How many times have you asked someone how they are and heard the automatic response, ‘I’m just so busy at the moment!’? How many times have you said this yourself? But how many of us realise that being busy may just be the reason for those 3pm headaches, or why our shoulder pain won’t go away?
In today’s society we pride ourselves on being busy. Leading a busy life has become like a badge of honour that we proudly wear. Being busy makes us feel accomplished, successful, worthy and fulfilled. But does it really, or is our busyness just a cover for something else?
In her book ‘Daring Greatly’, Brene Brown questions whether our addiction to busyness is actually a means of us numbing something that we don’t want to deal with (a bit like drugs, alcohol, food or shopping but without the same stigma!). In her book, she writes:
“One of the most universal numbing strategies is what I call crazy-busy. I often say that when they start having 12-step meetings for busy-aholics, they’ll need to rent out football stadiums. We are a culture of people who’ve bought into the idea that if we stay busy enough, the truth of our lives won’t catch up on us.”
People keep themselves busy for a number of reasons. Whether it’s that they don’t like the feeling of being alone, are finding it hard to deal with the reality of a sick parent or are just scared of living a life deemed ‘ordinary’, there is always something deeper behind it. I know for me, in the year prior to my marriage breaking up, I kept myself insanely busy so that I didn’t have to deal with what was actually going on. It was far easier to fill my days with a list of things ‘that just had to be done’, rather than go home and deal with the real issue at hand. This may just something for you to sit and think about for a little bit.
But why else is busyness such a bad thing, and how does it contribute to physical pain that we may be experiencing?
Simply put, busyness equals stress! I don’t know about you, but I don’t know one person who leads a busy life that isn’t stressed to some degree. And there is only so much stress that our bodies can handle before it’s effects become damaging.
When we are stressed our bodies automatically jump into a ‘flight or fight’ response. This is the response that our ancestors used to experience when confronted by a bear at the entrance of their cave. In today’s world this response is activated due to numerous different reasons such as traffic jams, important meetings that we are running late for, deadlines that need to be met and social engagements that we really don’t want to attend. And it’s when this ‘flight or fight’ state doesn’t get turned off that we run into problems.
One of the problems with being in a state of chronic stress is that we get an ongoing release of noradrenaline from the sympathetic nervous system that tells our muscles that they need to tense up in preparation for action – such as high tailing it away from that angry looking bear. But if we don’t actually have any ‘real’ danger to escape from then the muscles stay tight and tensed and never get to relax again, because it is highly unlikely we will ever meet a bear coming out of a coffee shop. Does that make sense?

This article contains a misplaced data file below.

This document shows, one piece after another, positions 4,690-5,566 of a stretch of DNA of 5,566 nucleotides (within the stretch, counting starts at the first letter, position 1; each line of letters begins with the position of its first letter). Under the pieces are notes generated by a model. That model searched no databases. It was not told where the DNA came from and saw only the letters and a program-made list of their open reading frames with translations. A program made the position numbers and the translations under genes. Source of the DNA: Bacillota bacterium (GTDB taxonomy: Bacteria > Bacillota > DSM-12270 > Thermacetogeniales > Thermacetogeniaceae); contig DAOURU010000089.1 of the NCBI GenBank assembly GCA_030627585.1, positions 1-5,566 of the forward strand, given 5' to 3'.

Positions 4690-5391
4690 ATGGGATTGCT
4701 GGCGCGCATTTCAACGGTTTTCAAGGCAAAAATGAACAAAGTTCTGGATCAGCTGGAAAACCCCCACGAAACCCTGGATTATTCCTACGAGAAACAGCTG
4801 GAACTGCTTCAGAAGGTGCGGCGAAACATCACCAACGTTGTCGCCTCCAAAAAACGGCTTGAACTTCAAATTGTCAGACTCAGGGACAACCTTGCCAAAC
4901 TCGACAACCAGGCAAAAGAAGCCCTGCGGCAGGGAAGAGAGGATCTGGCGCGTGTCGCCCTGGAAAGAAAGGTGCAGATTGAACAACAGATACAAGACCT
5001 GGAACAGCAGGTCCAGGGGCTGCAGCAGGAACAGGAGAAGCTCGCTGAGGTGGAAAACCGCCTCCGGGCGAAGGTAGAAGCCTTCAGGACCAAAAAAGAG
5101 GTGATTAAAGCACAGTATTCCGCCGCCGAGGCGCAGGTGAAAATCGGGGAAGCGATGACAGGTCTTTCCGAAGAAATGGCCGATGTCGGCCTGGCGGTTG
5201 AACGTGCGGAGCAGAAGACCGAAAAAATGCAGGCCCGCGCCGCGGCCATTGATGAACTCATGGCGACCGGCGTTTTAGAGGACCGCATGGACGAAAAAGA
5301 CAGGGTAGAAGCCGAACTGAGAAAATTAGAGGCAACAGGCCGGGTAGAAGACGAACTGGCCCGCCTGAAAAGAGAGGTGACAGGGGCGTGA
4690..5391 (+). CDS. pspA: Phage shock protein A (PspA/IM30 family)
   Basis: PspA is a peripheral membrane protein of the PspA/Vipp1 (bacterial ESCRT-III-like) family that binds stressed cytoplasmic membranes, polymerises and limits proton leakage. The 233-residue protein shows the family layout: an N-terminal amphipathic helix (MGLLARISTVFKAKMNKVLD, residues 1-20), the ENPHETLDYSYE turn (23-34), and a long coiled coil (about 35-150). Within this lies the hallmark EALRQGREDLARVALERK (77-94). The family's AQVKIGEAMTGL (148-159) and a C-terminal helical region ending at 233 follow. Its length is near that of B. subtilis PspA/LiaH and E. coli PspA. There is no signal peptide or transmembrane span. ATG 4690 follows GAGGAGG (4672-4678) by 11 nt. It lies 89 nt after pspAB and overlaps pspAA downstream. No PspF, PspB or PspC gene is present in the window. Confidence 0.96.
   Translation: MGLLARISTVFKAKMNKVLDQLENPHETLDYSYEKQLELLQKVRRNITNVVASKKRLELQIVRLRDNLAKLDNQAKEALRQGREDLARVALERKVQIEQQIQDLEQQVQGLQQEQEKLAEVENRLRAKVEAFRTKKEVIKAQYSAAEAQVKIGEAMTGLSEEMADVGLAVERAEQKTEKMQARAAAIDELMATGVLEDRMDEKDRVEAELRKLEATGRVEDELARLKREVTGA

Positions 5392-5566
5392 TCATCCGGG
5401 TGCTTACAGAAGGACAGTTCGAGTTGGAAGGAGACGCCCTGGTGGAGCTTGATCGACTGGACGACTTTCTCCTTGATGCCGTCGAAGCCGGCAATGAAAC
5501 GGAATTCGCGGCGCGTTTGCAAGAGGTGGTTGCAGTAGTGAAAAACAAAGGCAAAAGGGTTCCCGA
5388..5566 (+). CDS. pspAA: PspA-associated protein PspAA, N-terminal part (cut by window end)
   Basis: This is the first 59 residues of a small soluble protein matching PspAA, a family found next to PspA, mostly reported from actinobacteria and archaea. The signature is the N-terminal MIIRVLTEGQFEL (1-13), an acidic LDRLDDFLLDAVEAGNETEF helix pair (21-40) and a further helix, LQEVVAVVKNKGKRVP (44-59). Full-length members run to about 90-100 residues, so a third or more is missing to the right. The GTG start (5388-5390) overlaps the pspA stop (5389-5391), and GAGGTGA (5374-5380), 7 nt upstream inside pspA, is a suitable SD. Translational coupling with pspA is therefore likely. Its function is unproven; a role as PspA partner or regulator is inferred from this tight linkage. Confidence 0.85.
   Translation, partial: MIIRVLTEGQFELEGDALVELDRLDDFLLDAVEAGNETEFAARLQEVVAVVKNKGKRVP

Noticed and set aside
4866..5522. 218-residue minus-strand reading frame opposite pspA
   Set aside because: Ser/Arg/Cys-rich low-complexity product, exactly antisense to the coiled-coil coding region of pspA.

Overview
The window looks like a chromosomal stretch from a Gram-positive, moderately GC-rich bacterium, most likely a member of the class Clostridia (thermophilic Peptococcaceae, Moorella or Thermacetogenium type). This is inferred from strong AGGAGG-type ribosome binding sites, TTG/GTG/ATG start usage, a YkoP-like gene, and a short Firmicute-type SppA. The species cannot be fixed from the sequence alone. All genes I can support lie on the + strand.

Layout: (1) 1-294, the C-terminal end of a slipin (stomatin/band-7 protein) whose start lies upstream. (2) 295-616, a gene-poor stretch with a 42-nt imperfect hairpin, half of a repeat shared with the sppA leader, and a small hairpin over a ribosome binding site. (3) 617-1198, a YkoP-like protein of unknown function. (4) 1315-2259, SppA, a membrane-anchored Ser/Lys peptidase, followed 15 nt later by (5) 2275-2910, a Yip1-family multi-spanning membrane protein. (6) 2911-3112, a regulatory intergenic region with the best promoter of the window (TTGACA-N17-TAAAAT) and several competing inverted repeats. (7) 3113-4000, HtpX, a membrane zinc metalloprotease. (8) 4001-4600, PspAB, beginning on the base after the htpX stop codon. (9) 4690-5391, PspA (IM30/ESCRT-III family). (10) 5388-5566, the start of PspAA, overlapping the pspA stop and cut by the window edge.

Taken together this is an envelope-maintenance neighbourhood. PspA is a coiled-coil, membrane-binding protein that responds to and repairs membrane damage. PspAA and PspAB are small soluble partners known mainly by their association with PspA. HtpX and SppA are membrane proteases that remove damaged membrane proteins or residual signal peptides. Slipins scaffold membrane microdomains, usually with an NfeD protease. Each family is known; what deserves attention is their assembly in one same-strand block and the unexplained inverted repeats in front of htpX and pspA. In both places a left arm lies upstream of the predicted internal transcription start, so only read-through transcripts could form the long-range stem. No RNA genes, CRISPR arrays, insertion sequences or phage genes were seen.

This then leads to the muscles being in a hyper-stimulated state, which in turn causes muscle pain, tension, tightness and stiffness. Cue those 3pm tension headaches, or that tendinitis in your shoulder that just won’t heal. Are you beginning to see how this all fits together?
This hyper-stimulation, in time, causes the muscles to become over-fatigued. Our muscle fibres are designed to contract and relax as we move about, but if they don’t get to relax they eventually go into spasm. It is also when our muscles are fatigued that injuries tend to happen. You may of known someone who bent over to pick up a pen and their back went out? This happens, because the muscles surrounding the discs in their back were too tired to protect them anymore.
Stress also contributes to us not paying attention to our body’s signals. When this happens we are more at risk of moving in a way that will cause injury. Our body actually sends us messages all the time when something isn’t right. It will tell us when we need to sit up, take notice and listen. But do we? Usually not. And often it’s because we have forgotten how to do so.
So how can we tune in to the messages our body is telling us, and how can we decrease the amount of busyness in our lives?
If you stick with me over the next little while I will be talking more about both of these things but for now (because I don’t want to overwhelm you even more!) here are two simple things that you can begin with today:
1. My free eBook, ‘Breathe, Feel & Ask’, teaches you a simple and quick practice that you can do in just 10 minutes a day to help you begin to tune into your body and it’s signals. I would really encourage you to download it by clicking here if you don’t already have a copy.
2. At the start of your day look at the tasks on your ‘to-do’ list and simply ask yourself, ‘what is one thing that I can take off the list?’. There will be one, I promise!
I believe that making small changes over time is the most important. Not many of us can overhaul our lives in a short space of time and be successful at doing so, but in time the small changes that we do make will always lead to huge shifts in the long term. Starting with something small is better than not starting at all!
So, now it’s up to you to make a commitment towards self-healing. If you can look at your ‘to-do’ list right now and take one thing off it, what would it be? Please feel free to share it with me in the comments below. And if you have any other tips for decreasing busyness in our lives then please share them as it may just help someone else reading this.
Yours in Healing & Health,
PS. If you know of someone who leads a busy life that may just benefit from reading this post then please feel free to share it with them.